The £4 billion-plus marriage of two companies that have been artificially separated for decades marks a change as seismic and controversial as anything that has happened since commercial television started in the UK in 1956, with 14 contractors responsible for sales on the ITV network.
At 290 pages, the report certainly wasn't short, but it would have been longer had so much supposedly sensitive information not ended up on the cutting-room floor.
The Daily Telegraph hilariously quoted one such paragraph: "The parties put it to us that without the merger, and with ITV continuing to lose share, at some point in their future their broadcasting businesses () unless they made substantial savings. They estimated this point would come at around (). Therefore ITV would have to consider ()."
Consider what? Merging with the BBC? We'll probably never know what those veiled threats were but they certainly worked. Michael Green of Carlton and Charles Allen of Granada have got more or less what they wanted. The merger cleared despite the howls of protest from advertisers who want as large a market for commercial television as possible. And no demand that they divest their advertising sales houses. (Volte-face award of 2003: ISBA spent a small fortune lobbying against the merger, only to welcome it as a victory for its members this week.)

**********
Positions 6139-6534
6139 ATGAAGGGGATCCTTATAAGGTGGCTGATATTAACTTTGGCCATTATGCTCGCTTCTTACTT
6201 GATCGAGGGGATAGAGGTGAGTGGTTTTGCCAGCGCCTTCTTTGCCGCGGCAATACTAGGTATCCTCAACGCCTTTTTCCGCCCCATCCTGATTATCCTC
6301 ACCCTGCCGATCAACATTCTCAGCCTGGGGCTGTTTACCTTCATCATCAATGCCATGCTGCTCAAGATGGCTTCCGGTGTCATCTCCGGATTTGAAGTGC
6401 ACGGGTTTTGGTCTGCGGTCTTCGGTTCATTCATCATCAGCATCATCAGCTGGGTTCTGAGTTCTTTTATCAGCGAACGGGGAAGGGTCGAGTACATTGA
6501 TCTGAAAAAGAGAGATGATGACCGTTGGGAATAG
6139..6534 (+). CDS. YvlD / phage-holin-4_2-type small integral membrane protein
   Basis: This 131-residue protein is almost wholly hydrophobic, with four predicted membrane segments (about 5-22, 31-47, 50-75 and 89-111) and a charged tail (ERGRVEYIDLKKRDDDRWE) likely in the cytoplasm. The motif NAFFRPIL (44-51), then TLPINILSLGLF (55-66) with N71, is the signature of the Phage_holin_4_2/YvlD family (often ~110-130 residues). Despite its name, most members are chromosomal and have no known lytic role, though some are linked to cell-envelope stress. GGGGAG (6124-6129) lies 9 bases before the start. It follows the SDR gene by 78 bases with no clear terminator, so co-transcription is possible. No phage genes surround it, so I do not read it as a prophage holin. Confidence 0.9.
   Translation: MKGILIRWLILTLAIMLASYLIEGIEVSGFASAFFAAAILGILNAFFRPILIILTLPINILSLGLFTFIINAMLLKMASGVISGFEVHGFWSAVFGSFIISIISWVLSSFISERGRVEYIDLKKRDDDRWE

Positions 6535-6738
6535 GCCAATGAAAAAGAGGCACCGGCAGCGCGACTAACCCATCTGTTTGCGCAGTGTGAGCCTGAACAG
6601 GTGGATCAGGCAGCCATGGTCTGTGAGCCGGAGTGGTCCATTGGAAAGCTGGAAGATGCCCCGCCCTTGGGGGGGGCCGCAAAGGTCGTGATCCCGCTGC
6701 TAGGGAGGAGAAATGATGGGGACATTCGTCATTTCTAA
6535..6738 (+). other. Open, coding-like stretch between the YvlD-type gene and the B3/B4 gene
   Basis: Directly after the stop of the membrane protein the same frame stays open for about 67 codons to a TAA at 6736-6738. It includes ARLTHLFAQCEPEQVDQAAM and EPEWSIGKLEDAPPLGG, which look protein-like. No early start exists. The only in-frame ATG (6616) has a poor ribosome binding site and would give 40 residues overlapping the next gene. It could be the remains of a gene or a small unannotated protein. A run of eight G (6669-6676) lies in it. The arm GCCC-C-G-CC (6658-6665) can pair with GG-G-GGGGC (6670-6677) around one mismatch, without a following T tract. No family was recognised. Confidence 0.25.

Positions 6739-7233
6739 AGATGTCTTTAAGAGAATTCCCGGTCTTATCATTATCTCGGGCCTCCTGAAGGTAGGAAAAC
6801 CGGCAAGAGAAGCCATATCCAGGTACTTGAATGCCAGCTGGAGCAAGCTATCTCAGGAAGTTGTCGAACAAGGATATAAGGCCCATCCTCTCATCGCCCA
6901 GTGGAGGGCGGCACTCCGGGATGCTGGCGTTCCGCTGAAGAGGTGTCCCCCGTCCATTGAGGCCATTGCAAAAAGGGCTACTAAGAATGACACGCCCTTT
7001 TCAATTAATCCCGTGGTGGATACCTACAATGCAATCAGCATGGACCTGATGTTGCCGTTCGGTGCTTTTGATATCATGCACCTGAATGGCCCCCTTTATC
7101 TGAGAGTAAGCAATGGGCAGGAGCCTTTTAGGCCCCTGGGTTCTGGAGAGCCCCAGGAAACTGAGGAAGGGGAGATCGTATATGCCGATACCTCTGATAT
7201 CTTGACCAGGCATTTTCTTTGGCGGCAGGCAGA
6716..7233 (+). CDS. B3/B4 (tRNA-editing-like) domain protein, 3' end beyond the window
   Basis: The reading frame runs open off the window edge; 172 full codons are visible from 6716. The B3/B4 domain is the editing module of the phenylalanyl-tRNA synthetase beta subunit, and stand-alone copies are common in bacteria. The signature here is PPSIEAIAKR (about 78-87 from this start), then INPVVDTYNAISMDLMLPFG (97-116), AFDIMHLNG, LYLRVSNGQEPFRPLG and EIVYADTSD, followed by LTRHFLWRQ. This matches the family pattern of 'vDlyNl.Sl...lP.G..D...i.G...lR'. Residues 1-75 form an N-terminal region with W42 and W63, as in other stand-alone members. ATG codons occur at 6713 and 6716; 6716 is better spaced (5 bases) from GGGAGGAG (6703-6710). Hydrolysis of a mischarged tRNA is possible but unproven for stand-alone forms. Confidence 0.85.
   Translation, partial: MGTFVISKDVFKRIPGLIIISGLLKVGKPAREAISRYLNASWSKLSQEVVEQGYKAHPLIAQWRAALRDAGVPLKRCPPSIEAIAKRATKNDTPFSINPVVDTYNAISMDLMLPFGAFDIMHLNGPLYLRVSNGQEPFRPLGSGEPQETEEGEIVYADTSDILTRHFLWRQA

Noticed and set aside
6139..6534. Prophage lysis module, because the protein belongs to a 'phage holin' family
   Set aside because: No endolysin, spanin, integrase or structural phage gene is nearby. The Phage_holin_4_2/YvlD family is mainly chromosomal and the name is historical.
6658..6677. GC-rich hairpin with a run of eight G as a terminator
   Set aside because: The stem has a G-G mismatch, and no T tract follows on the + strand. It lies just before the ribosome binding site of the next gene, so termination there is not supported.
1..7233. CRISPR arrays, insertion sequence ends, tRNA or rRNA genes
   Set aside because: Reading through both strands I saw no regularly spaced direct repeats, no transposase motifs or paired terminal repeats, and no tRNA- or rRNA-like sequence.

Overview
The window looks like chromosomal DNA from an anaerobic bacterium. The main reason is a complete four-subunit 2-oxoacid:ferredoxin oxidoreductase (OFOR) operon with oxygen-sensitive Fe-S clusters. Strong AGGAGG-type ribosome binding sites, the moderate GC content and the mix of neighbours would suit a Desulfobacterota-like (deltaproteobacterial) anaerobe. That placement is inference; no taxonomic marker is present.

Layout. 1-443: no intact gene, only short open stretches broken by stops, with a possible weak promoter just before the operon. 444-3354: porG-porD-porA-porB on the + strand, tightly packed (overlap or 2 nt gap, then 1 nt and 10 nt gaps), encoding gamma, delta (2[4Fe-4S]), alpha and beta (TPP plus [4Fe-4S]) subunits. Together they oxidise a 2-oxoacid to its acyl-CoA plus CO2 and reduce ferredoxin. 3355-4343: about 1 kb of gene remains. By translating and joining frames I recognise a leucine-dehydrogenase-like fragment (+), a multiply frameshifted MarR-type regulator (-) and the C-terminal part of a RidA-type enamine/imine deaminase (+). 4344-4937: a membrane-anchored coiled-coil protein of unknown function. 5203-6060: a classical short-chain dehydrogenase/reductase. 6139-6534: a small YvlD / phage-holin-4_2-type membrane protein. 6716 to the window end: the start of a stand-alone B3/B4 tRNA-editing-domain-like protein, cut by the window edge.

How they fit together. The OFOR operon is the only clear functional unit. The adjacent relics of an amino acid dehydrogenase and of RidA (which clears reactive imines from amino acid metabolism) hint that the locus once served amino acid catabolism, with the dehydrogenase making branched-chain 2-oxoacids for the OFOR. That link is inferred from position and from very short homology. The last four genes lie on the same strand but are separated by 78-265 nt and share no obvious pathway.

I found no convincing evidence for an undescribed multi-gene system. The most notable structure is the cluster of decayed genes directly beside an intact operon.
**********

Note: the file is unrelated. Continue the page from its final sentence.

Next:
Another reason the threats worked is because the ITV companies have rarely been out of the Competition Commission for months. Parallels with pitches spring to mind here: those murky ones when one agency is allowed repeated meetings, briefings and so on, putting them at a huge advantage. The Government has thrown its weight behind a single ITV and has already discussed the trading issues with Carlton and Granada, putting them clear ahead of agencies, clients and rival broadcasters alike.
For those parties, now bedevilled in the fine details of this week's announcement, the great disappointment is that the trading conditions set forth are behavioural, rather than structural. There is reference to the Independent Television Commission and/or Ofcom adjudicating between agencies and ITV; however, their power will be limited.
On a lighter note, there is great fun to be had in speculating on the candidates for adjudicator. The IPA's Bob Wootton will probably go for it, of course. But you can count on the fingers of a mitten those who can marry the hellish intricacies of TV trading with the skills of an adjudicator. David Connolly, recently released from Starcom, perhaps?
David Cuff, ex of Flextech? Tony Kenyon, ex of CIA? John Billett, but, God, would he ever stop talking?
In the long term, there are some chinks of light for advertisers. If ITV reinvests any savings made from the merger back into the schedule to compete against the BBC, it will lead to an overall share in growth of commercial audiences.
However, one suspects that if the City puts on pressure to cut costs, the easiest casualty will be the schedule.
Finally, through all the trading furore, one truth has to be noted. At long last, ITV has the chance to really sell the television medium for real. Good luck to them.